There is need for greater collaboration among countries and subregional multilateral agencies to promote and articulate clear positions on Small Island Developing States (SIDS) in the Caribbean. This, especially in the lead-up to the Fourth International Conference on Small Island Developing States to be held in Antigua and Barbuda in 2024. Particular attention must also be given to the challenges implementing sustainable development in the Caribbean, with the suggestion for stronger institutions to collaborate and overcome the challenges in the region.
These were two of the important recommendations coming out of roundtable discussions at the 21st Meeting of the Monitoring Committee of the Caribbean Development and Cooperation Committee (CDCC). Held in Port-of-Spain, Trinidad and Tobago on 3 November 2023, the ECLAC Caribbean meetings focused on how best to pursue a strategy to reposition the Caribbean in a changed, dynamic and uncertain global environment.
In a video message, Executive Secretary José Manuel Salazar-Xirinachs acknowledged that countries of the subregion need to take stock of their development and focus on measured steps for renewal and recovery post COVID-19 pandemic. He said: “No doubt you are grappling with significant, pressing challenges that demand urgent and innovative response. The world has changed in unanticipated and unprecedented ways. The international landscape is fraught with heightened geopolitical tensions threatening fragile economic recovery and growth.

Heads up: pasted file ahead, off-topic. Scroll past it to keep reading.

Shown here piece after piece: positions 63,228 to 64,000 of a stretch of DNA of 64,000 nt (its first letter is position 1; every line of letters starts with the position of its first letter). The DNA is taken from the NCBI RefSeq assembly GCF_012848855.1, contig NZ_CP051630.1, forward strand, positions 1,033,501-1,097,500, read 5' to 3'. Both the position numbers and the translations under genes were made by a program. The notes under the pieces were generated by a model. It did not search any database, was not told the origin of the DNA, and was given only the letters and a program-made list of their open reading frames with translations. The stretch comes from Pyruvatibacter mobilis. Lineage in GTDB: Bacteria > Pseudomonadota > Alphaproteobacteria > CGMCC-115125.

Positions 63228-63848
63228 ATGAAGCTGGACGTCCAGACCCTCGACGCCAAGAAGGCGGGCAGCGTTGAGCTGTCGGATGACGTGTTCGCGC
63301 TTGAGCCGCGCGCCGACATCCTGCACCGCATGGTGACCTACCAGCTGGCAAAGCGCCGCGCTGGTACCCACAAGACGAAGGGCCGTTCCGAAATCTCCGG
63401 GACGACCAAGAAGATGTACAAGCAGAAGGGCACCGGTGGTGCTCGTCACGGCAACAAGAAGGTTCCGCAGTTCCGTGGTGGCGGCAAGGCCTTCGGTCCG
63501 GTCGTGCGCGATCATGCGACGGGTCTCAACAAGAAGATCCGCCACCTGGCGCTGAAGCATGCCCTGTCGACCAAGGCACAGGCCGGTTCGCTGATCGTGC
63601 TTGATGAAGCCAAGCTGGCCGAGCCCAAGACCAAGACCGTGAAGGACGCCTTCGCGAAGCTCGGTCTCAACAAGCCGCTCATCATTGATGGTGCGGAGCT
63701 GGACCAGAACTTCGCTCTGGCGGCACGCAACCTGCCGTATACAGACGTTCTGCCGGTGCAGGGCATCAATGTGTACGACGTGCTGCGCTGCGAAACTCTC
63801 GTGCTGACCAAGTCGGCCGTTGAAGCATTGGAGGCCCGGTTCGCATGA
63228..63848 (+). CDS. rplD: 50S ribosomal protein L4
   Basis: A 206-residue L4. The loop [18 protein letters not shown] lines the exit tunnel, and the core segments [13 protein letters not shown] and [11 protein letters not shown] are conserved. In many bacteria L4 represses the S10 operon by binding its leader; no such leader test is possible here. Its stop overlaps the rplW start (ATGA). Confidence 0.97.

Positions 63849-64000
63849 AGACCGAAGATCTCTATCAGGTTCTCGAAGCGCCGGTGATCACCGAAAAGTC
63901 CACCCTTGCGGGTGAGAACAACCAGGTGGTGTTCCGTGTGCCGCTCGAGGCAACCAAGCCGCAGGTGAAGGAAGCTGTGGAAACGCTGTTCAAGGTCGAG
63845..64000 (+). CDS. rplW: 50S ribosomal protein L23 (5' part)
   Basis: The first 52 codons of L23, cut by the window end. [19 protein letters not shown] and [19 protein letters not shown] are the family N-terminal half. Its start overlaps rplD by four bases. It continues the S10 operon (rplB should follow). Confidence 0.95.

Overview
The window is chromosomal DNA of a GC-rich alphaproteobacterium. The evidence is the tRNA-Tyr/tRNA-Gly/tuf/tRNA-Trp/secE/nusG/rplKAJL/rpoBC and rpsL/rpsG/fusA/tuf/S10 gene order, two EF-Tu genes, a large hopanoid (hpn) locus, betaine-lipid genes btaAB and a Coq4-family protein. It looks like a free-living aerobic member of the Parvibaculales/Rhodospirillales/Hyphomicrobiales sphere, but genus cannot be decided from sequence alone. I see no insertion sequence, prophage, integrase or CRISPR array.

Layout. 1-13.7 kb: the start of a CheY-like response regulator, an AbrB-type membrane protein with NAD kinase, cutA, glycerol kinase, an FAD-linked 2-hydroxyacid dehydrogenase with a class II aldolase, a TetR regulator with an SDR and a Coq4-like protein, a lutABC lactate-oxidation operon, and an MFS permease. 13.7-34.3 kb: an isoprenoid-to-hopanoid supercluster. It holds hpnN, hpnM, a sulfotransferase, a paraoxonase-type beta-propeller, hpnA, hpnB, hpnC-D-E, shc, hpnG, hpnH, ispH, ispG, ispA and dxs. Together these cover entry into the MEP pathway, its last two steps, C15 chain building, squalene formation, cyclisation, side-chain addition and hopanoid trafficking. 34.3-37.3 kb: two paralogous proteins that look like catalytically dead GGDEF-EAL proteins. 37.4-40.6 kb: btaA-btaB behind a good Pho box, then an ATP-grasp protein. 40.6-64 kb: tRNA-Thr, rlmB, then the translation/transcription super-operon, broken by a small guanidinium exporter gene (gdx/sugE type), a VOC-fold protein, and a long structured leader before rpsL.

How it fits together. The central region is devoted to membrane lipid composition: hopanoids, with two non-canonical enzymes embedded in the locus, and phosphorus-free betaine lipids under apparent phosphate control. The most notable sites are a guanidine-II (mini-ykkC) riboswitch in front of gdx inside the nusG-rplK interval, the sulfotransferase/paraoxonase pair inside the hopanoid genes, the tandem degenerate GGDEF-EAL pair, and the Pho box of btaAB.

ES Salazar mentioned that the war in Ukraine, with the resulting spike in food and fuel prices and supply chain disruptions, has somewhat complicated the post-pandemic recovery in the subregion. “And now to make matters worse, we are faced with the prospect of prolonged war on the Gaza strip which could spread, leading to spiraling inflation and supply chain disruptions, thereby dampening overall global recovery.”
The high-level meeting’s roundtable discussions, focused attention on strategies to advance recovery and economic transformation; the SIDS agenda in the Caribbean; repositioning the Caribbean in the competitive global environment; and confronting the implementation deficit through strengthened institutional capacity.
At the end of the session, Director of ECLAC Caribbean, Diane Quarless, presented a comprehensive view of the ongoing research and projects that were undertaken in the subregion in 2022. She said to participants: “I encourage you to take note of the extensive areas we have been working in. We are here to continue providing our support in these and other areas, and I urge you to call on us if you need help.”
ECLAC Caribbean serves as the secretariat of the CDCC. Regular sessions are held every two years, with meetings of the Monitoring Committee convened during the intervening years. Trinidad and Tobago accepted the chairmanship of the CDCC in 2024, where the Committee will meet for its 30th session.